Tangen College Project

lege Project

Aim- Provide an adventure week for 18-19 year old students, a range of activities that incorporate teamwork, communication, leadership and analytical thinking.

The aim of the Tangen College Project was to provide an adventure week for students leaving high school. There were several activities which consisted of:

  • Abseiling
  • First Aid
  • Group Dynamics
  • Fire Making
  • Canoeing
  • Slacklining
  • Orienteering

Throughout the week, the groups would vary due to levels of motivation and team spirit, some groups simply weren’t interested which would have a negative impact on everyone involved in the activity. This is common in the young generations to today, talking from previous experience with working with young adults that they follow like sheep if a more prominent member of the team takes a disliking.

My activity was running and supervising abseiling due to my outdoor interests that mainly focus on climbing and mountain sport. The crag used was a nice introduction to abseiling for people, not to strenuous or difficult but still a challenge for some people. The rigging location was good, with solid anchors (large spruce trees) that allowed for simple and solid rigging system, with the abseil rope, safety line and emergency line in case I had to perform a rescue or offer guidance. Myself and Bowen led the abseiling for majority of the week and both of us were confident in our abilities. During the week, the students would receive points on teamwork, task completion and the verbal use of English which was an occurring problem as they were told from the start however they would keep communicating in Norwegian. On the abseil we didn’t really score them as it was more of an individual task. Bowen asked a few questions at the of activity in relation to the activity to give some points. I had one group that only two from a group 6 performed the abseil. We encouraged them as much as possible however they were not taking any of the advice so descended. His angered me slightly as none of them even gave it ago, with the idea of the week was to work as a team and push yourself. It was also a challenge getting them moving in the morning as many were tired from inadequate sleep or were simply not motivated. The abseiling became very bore some by the 3rd day due to the repetitiveness however that is the outdoor industry.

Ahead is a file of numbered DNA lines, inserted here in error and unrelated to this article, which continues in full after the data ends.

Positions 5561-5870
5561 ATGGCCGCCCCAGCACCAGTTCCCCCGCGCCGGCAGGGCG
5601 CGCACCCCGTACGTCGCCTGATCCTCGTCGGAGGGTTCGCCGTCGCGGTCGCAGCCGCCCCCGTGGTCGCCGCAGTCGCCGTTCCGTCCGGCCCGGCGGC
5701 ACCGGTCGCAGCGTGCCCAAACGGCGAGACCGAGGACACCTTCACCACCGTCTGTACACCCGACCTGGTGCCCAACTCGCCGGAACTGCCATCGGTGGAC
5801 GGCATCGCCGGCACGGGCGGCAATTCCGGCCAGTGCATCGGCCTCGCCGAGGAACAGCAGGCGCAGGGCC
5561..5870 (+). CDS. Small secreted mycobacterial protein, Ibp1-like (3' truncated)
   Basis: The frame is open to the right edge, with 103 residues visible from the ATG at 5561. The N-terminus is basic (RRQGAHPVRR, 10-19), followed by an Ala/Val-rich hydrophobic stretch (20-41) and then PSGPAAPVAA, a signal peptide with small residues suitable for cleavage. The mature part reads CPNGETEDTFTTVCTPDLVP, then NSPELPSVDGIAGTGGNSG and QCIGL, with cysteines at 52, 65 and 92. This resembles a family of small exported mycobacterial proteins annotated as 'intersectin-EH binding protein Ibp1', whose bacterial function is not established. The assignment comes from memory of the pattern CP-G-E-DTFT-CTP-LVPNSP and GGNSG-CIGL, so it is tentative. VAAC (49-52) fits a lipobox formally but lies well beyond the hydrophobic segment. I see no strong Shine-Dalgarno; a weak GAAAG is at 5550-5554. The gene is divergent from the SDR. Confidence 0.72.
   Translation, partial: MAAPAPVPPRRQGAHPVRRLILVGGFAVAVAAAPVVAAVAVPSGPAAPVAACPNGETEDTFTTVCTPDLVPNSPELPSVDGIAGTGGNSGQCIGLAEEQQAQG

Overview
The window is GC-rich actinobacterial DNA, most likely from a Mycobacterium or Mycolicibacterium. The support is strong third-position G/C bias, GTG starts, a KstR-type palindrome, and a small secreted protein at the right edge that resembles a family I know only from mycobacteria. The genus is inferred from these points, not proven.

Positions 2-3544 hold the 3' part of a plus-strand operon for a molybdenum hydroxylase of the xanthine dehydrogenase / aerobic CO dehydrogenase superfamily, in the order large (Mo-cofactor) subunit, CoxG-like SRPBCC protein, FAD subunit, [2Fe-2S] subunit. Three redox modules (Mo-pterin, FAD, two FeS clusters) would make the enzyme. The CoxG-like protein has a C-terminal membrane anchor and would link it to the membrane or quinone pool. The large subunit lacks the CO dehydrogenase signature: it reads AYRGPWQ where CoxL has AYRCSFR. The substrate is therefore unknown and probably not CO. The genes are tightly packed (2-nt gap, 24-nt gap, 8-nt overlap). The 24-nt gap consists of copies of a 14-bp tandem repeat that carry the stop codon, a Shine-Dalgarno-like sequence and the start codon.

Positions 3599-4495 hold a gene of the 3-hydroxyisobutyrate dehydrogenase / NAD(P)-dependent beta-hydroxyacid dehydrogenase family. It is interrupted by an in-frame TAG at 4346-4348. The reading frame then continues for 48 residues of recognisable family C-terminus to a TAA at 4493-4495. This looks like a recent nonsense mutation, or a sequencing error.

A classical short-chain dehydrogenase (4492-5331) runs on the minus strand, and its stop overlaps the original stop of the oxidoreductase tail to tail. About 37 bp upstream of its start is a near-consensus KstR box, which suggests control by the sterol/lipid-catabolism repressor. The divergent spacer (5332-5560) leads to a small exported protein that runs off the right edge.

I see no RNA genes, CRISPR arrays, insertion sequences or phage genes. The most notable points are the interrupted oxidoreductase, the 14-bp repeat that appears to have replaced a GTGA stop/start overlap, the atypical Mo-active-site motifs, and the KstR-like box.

On the 3rd day, I moved to Slacklining which was a pleasant change and was more of group dynamic game where full team involvement was needed to complete 3 tasks. The tasks consisted of a walk along the slackline with no aid and if you fell off you had to remain where you are to help others and was finished when the whole had reached the other side. The second was the use of swinging rope aids however the whole team had to be on the slackline at once. The final was the two members with a balance rope had to cross each other and make it to the opposite sides. The games were great for communication aspects and tactical thinking. All groups I had on this task were a lot more involved and motivated compared to the abseiling. This may be due the level of the tasks and that for most it was easier to complete, however some groups but in more effort than others and by this point I started to deduct points for anyone speaking Norwegian among the team.

From my observations, many of students didn’t want to be there and embrace the opportunity we were giving them. This brought into light the concept and image of Norwegians being outdoor orientated and live up to the friluftsliv philosophy. Many of the students didn’t even know how to make a fire which we thought was standard practice and in fact they don’t have much outdoor education, this week being the 3rd one they have throughout their school career. I think the friluftsliv life is mainly dominated by adults and families and I believe it is declining in the younger generations due to increase a cosmopolitan lifestyle and more focused on their urban image. I hope it does not completely fade out and there is movement to increase outdoor education and exposure.